Carpenter ants nest in both moist and dry wood, but prefer wood which is moist. Consequently, the nests are more likely to be found in wood dampened by water leaks, such as around sinks, bathtubs, poorly sealed windows/ door frames, roof leaks and poorly flashed chimneys. Nests are especially common in moist, hollow spaces such as the wall void behind a dishwasher, or in a hollow porch column.

    If outdoor nests are suspected, the homeowner should also inspect around the foundation of the building at night with a flashlight, especially around doors, weep holes and openings such as where utility pipes and wires enter the structure.


    The best way to control carpenter ants is to find and destroy the nests. This is often easier said than done! Oftentimes, it will be difficult or impossible for a homeowner to locate and destroy the carpenter ant nest(s). Recent studies have shown that carpenter ants follow distinct scent trails between the satellite colonies and the parent nest. Carpenter ants also rely on scent trails to recruit their nestmates to food. Regional Pest Management uses this trailing behavior displayed by carpenter ants to locate and eliminate the nests.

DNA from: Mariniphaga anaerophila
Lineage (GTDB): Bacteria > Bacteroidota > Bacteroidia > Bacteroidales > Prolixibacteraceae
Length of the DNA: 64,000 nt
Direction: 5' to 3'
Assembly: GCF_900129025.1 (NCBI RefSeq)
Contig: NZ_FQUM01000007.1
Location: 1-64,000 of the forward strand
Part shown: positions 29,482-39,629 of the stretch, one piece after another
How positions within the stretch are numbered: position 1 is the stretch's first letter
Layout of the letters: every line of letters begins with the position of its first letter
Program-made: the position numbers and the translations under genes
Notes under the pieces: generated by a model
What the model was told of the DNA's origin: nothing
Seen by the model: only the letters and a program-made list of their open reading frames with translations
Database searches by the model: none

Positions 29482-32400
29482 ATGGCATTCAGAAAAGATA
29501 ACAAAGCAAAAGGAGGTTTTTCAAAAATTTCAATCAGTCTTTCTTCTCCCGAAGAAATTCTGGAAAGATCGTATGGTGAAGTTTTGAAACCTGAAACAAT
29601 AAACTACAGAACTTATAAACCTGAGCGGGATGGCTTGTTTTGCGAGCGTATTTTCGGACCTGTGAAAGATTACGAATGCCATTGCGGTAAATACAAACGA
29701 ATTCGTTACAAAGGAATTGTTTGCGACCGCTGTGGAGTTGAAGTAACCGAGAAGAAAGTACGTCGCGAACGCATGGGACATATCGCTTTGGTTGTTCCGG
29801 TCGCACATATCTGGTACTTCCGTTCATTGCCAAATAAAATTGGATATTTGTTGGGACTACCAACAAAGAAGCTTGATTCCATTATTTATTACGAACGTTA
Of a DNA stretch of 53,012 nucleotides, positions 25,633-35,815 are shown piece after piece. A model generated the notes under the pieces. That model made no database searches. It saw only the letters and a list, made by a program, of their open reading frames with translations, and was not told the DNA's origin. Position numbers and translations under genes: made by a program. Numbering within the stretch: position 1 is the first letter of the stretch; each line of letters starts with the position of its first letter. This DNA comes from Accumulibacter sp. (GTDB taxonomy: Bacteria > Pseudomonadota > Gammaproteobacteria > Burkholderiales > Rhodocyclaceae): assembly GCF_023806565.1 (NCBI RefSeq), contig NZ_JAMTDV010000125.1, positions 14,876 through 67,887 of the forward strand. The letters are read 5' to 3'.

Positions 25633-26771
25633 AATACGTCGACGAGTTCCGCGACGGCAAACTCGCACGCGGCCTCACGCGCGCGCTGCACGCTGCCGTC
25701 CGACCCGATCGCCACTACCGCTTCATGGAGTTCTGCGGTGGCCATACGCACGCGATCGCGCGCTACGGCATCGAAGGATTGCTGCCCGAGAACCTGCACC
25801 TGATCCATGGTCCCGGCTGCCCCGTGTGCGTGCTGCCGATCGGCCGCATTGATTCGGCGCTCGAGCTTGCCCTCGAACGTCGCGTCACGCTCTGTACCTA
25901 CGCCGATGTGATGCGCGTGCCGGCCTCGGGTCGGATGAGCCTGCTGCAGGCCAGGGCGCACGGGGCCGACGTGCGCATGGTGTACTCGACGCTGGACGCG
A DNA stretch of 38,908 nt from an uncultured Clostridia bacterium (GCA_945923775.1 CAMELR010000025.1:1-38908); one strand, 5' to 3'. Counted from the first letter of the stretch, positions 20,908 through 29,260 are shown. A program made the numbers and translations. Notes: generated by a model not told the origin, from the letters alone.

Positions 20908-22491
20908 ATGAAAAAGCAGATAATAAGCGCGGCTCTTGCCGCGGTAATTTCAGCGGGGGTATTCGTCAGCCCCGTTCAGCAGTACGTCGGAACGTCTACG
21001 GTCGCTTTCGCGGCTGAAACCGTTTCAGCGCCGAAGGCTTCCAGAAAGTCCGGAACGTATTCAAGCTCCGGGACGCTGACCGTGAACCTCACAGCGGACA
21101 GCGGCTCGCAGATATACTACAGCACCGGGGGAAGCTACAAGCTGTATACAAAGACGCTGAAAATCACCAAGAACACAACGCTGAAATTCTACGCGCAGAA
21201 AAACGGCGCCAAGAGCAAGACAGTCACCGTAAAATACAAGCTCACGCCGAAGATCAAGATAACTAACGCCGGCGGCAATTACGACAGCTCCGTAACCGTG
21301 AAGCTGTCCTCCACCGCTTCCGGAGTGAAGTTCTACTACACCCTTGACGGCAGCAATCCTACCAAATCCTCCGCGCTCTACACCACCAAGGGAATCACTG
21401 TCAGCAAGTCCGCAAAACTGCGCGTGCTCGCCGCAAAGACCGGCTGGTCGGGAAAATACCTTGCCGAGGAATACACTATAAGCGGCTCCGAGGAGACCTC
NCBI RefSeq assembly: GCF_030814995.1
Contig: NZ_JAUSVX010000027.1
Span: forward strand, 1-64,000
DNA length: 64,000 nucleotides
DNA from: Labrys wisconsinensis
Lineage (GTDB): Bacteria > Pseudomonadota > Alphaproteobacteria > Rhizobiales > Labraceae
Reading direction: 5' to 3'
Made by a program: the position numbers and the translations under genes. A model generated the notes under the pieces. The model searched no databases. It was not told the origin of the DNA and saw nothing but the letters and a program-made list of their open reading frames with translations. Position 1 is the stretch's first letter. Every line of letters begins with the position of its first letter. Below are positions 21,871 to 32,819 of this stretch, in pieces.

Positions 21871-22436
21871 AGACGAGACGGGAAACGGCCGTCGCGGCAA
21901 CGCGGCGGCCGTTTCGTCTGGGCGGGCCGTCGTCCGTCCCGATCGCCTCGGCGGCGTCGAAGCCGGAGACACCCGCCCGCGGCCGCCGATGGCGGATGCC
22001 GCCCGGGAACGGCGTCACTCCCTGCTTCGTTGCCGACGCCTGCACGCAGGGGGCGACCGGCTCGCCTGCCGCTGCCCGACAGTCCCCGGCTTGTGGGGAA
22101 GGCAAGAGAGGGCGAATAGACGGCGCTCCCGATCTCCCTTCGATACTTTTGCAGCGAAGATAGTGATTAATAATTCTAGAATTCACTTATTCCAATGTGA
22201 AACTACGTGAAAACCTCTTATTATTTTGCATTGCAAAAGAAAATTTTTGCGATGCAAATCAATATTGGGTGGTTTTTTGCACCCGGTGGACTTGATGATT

A number of steps can be taken by homeowners to reduce the potential for future carpenter ant problems:

    1. Correct roof leaks, plumbing leaks and other moisture problems which will attract carpenter ants.
    2. Eliminate wood-to-ground contact such as where landscaping has moved soil or mulch up against the wood siding of a home.
    3. Clip back tree limbs and vegetation touching the roof or siding of the house. Limbs and branches serve as "bridges" between carpenter ants nesting in a dead tree limb and the structure.
    4. Seal cracks and openings in the foundation, especially where utility pipes and wires enter from the outside.
    5. Stack firewood away from the foundation and elevate it off the ground. Never store firewood in the garage or other areas of the home, as firewood is a prime nesting area for carpenter ants.

    For information on other types of ants, please select one of the following links:

    '; break; case 'fire': $title = 'Fire Ants'; $banner = 'ants-banner.png'; $content = '

    Fire Ants

    A Fire Ant

    Fire ants are a painful problem. Both the native and imported varieties can sting. The imported type is particularly aggressive, and its sting can cause irritation, nausea, and even more severe reactions in humans. They have been known to repeatedly attack animals that may intrude on their nests. The red imported fire ant can also damage plants, telephone wires, homes, buildings, and even air-conditioning units!